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Dyno room exhaust muffler and impact on tuning accuracy

Practical Standalone Tuning

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After being their part time tuner for some period, my local garage had finally decided to purchase their own (second hand) dyno to support my tuning work and will be delivered later this month.

One of the problem we are facing right now for setting up the dyno room is noise as there are sensitive neighbors nearby. Due to building restrictions, the room may only be built with light materials meaning sound deadening will be a problem. Our proposed solution is to use a reducer/coupler to connect 8" flexible piping to the vehicle's exhaust tip and route the exhaust through some form of industrial muffler (or fabricate our own from barrels) before venting the exhaust gas out from the room. Other than muffling the noise, this would also prevent exhaust gas from contaminating the intake air as all exhaust gas will be ducted directly out of the room by the sealed piping.

My concern now is, now much restriction would such a system add to the exhaust? Will it be sufficient to throw off the tune completely once the system is removed or would the effect be minimal?

We have ZERO experience at building a dyno room so any other inputs will be greatly appreciated. Thank you!

I built one out of two stacked barrels, 6 (I think?) 1" perforated tubes down the centerline of the long axis, and then packed with lava rock. It's loud, but makes running rotaries on the dyno doable in the residential area behind the shop. Also, the longer the exhaust/8 inch tube you're planning on using the better.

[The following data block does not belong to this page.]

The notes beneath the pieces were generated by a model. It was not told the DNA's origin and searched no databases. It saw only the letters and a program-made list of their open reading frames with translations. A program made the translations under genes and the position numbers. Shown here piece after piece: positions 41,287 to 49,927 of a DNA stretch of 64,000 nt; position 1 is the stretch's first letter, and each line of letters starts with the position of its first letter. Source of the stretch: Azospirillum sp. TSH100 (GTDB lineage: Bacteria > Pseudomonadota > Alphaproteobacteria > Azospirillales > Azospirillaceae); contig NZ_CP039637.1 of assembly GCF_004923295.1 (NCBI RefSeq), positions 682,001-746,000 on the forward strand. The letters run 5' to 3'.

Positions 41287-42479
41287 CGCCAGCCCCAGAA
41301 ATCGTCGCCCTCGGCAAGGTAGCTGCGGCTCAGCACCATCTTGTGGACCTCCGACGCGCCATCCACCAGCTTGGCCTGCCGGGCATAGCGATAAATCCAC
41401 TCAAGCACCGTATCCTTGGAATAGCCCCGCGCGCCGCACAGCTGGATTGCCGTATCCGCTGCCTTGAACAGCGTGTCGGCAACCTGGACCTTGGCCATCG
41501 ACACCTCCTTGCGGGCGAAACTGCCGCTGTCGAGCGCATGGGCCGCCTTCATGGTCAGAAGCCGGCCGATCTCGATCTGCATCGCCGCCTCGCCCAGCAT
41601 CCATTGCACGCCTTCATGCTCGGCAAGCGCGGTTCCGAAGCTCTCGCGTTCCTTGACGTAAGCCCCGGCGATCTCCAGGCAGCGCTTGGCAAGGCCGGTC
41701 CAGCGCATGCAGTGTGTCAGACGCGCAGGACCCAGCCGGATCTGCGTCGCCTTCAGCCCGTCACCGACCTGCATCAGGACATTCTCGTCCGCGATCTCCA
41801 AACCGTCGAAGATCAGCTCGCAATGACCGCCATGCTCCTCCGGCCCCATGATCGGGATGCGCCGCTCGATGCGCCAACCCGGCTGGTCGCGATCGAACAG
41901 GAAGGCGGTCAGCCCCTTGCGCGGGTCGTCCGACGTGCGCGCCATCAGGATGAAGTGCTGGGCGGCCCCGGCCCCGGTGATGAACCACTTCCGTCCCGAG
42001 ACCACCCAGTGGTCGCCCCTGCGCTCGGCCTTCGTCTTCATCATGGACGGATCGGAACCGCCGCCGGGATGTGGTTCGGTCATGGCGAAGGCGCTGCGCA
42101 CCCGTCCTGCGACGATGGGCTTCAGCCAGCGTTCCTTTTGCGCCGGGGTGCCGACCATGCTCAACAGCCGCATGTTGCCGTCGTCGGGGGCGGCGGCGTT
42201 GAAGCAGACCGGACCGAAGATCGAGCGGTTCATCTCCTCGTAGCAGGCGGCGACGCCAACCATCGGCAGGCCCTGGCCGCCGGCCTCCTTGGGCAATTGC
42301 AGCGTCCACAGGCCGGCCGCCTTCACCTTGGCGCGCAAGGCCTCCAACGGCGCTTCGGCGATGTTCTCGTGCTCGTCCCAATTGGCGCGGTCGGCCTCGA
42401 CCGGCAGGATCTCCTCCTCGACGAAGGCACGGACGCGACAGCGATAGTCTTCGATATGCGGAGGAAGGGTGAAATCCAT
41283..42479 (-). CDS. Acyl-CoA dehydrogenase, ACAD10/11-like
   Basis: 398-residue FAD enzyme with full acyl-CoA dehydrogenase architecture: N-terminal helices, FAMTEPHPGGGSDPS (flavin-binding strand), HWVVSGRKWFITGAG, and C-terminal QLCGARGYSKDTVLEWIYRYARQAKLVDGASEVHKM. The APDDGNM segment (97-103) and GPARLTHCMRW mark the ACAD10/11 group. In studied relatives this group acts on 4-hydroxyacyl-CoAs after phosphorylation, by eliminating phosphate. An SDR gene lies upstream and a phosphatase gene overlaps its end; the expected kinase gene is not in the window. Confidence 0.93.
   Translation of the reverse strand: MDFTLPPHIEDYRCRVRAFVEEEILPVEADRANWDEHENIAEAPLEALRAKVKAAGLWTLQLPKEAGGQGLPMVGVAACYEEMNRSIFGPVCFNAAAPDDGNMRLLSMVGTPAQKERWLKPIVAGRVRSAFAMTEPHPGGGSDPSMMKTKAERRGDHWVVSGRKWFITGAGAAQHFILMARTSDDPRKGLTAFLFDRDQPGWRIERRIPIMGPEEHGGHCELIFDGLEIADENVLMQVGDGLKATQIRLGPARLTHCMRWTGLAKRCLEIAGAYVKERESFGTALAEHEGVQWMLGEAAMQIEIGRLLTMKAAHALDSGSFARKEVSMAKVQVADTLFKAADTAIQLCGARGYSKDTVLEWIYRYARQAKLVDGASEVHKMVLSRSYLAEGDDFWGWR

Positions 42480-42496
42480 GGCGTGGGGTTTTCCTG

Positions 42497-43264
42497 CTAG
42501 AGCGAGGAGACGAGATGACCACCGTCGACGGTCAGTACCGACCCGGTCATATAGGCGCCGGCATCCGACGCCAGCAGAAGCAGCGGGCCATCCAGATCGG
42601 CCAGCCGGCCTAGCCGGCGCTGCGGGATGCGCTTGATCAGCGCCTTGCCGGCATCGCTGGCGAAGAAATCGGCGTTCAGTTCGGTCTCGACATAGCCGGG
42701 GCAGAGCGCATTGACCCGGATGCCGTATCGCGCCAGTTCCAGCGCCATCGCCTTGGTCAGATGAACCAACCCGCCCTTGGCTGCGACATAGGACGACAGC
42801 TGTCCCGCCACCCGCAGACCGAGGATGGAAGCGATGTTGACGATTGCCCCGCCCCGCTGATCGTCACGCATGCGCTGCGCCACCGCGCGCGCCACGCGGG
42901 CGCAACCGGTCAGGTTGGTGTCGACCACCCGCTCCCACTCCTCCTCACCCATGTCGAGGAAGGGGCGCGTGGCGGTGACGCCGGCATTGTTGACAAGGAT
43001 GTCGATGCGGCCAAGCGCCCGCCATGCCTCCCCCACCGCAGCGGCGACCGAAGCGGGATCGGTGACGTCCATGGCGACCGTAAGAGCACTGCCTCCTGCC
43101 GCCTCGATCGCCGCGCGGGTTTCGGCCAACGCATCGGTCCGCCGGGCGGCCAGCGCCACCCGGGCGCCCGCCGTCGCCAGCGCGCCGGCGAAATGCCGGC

Thanks, yes we might go the fabrication route if industrial silencers are too expense. Rather than lava rock, we will probably try some insulation or exhaust packing materials. How hot does your barrel get? I am wondering whether normal insulation material would handle the heat.

When you said the longer the tube the better, do you mean better sound deadening right? As in theory, the longer the tubing, the more exhaust restriction it would generate.

With your setup, do you experience any significant impact on in how the engine runs/accuracy of the tune once the restriction is removed?

Well, it would be cheaper to buy a whole lot of ear plugs for neighbors and give it away for free)

Jokes aside - you have a quite difficult thing to solve. The exhaust pipe should not be too different in height as that will create a differential pressure ( since hot gas always goes up ) thus some exhaust suctioning which in its terms will effect on engine VE. So both ends of your dyno exhaust extension pipe have to be at the same elevation level although the middle part can be lifted somewhat if required by building design. It also will have to be large enough not to cause a restriction - from what I've seen it is usually 3-4 inches in diameter...

@MGV101 Yes, better sound deadening when we run our longer runs depending on which dyno I'm running on. The can doesn't get crazy hot, but its certainly warmer than you'd want to lean against :P. Only time I've scorched the concrete was having to jimmy rig a secondary catch for a divorced wastegate that put a bend far too close to the ground.